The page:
I used this brainstorm app to create this: "His disheveled hair fell into his eyes as he explored the treasure hidden among the blades of grass."  ~EMP

I used this brainstorm app to create this: “His disheveled hair fell into his eyes as he explored the treasure hidden among the blades of grass.” ~EMP

5. Make graphics

Graphical images are yet another visualization tool which aims to drive the writer’s interest. All in all, books are always more attractive for kids when supported by illustrations!

Make your learners draw! No skills? Can it be a problem when you’ve got user-friendly graphics applications? Use Strip Designer to encourage children for creating their comics from photos. MakeBeliefsComix will bring joy to the classroom with comiс strips that students can make by themselves.

6. Organize narration

Once your boys and girls have enough material for writing, they need to organize it in some efficient way. It is not that comfortable to have all the stuff on separate sheets of paper, which can get lost. Developers offer a wide range of all-in-one organizers that can piece your thoughts together, however messy they are.

For writings, use the widely recommended Story Skeleton or Bubbl.us – these will help you segregate apples and oranges! Their simple interface is combined with high-end functions. Skeleton`s virtual board keeps a number of index cards, each having a scene on it – very easy to then put together in a single narration. Bubbl.us is a mind map that shows all the writing outlines in colorful pictures – a simple and funny way to structure the story-to-be.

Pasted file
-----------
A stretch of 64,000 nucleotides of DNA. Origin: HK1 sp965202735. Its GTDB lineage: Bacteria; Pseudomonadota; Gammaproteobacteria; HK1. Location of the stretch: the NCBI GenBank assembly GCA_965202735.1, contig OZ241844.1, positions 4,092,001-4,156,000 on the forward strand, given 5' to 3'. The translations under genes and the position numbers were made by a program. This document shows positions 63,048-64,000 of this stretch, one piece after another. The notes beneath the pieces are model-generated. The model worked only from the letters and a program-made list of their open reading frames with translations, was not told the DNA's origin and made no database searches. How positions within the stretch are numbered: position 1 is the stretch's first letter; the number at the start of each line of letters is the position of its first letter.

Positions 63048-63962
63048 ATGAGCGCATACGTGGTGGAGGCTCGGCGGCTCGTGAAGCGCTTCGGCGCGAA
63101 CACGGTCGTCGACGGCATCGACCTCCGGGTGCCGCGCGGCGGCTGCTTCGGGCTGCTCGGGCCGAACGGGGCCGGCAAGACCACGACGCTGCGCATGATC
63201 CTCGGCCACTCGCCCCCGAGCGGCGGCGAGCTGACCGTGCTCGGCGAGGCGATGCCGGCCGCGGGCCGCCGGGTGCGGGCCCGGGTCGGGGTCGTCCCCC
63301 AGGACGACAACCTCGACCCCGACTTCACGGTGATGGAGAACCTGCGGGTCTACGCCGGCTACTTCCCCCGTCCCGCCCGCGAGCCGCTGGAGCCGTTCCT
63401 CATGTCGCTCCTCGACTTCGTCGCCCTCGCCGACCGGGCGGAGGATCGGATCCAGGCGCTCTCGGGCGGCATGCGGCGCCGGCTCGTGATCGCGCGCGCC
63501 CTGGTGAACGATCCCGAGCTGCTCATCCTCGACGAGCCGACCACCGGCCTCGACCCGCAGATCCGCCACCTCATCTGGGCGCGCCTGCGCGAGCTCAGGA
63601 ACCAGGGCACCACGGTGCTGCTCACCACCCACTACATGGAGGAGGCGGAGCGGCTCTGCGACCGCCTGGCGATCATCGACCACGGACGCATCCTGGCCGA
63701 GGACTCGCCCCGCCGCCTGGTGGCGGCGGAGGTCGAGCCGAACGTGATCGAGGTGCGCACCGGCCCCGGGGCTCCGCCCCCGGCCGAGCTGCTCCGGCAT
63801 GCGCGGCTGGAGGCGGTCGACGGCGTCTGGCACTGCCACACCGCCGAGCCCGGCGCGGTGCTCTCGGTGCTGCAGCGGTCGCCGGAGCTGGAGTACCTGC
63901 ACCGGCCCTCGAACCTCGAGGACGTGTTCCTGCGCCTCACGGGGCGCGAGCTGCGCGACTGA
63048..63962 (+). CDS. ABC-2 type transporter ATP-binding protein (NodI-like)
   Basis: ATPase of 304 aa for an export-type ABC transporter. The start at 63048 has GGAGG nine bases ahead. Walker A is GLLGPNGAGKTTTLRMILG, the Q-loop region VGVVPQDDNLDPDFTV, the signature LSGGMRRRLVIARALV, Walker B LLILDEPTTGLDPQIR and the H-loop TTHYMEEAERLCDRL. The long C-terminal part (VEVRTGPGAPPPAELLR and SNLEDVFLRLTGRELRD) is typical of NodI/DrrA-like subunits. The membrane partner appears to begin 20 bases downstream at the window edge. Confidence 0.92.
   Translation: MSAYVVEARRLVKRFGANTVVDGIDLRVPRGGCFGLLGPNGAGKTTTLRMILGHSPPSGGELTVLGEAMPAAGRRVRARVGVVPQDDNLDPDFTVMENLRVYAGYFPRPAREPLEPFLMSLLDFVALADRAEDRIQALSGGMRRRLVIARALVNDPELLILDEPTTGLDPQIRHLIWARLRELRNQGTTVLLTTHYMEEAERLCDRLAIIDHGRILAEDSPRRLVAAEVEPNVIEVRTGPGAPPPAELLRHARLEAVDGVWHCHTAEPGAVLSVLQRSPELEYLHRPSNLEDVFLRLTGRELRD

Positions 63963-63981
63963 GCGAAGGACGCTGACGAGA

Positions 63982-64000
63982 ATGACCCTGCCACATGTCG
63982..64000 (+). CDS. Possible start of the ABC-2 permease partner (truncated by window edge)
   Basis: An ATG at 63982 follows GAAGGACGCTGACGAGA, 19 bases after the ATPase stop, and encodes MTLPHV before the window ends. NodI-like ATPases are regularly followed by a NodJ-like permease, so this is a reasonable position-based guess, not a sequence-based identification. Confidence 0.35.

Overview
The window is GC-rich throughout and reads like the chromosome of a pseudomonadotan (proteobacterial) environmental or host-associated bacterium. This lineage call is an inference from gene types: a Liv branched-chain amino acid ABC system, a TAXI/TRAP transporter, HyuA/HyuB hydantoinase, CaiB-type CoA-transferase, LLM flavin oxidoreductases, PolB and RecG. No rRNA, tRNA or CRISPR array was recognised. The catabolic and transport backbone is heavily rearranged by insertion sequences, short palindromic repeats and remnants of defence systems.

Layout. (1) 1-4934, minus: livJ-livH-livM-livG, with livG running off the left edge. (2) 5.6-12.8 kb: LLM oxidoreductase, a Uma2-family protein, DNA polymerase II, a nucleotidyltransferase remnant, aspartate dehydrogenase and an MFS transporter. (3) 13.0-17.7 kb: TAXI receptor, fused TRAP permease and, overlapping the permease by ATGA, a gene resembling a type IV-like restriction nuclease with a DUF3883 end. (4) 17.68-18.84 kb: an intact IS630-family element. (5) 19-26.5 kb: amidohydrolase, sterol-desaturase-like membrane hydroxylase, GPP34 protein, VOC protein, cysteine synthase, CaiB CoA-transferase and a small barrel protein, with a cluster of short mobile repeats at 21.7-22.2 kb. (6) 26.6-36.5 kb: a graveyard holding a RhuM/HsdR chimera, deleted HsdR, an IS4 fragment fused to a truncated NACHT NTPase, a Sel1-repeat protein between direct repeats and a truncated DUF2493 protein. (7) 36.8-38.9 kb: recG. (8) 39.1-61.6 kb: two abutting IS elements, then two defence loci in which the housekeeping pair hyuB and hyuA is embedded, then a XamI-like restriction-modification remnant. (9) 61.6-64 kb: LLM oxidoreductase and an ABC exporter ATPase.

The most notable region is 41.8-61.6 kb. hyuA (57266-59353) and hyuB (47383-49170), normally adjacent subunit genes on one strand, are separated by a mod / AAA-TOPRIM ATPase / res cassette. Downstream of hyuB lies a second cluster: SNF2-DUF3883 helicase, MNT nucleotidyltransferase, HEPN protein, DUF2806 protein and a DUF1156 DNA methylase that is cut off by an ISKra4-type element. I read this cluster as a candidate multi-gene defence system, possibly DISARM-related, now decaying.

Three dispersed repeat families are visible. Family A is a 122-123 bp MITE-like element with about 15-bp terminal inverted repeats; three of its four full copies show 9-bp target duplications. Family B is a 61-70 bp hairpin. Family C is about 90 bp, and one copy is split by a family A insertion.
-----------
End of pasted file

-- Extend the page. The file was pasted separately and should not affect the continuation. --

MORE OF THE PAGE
7. Proofread

 Finally, the story is written. Most work is done, congrats! Still, there is something vital left: proofreading. Always teach your students how important it is to check texts for grammatical correctness and readability at the final stage of writing. It’s a piece of cake today, with quite a few focused programs in place!

Along with traditional checks like reading aloud or asking friends for opinions, use the special-purpose apps like Grammarly – to check grammar, and Hemingway – to improve the narration clarity and style. Readability-score will help to make sure that the story is not only mind-blowing but also easy to read.

It’s stunning to observe how the worlds of art and technology get together today. Strange as it is, but poker-faced hi-tech and passionate artwork seem to find a common language. More and more apps appear to bring value to creative minds of the globe! And now, to awaken your artistic genius, it is enough to go to your gadget.

About the author: Jennifer Lockman is student majoring in Journalism, freelance editor and blogger. Currently, she contributes to EssayService. Her expertise includes e-learning, linguistics and psychology.

Image source: https://www.pexels.com/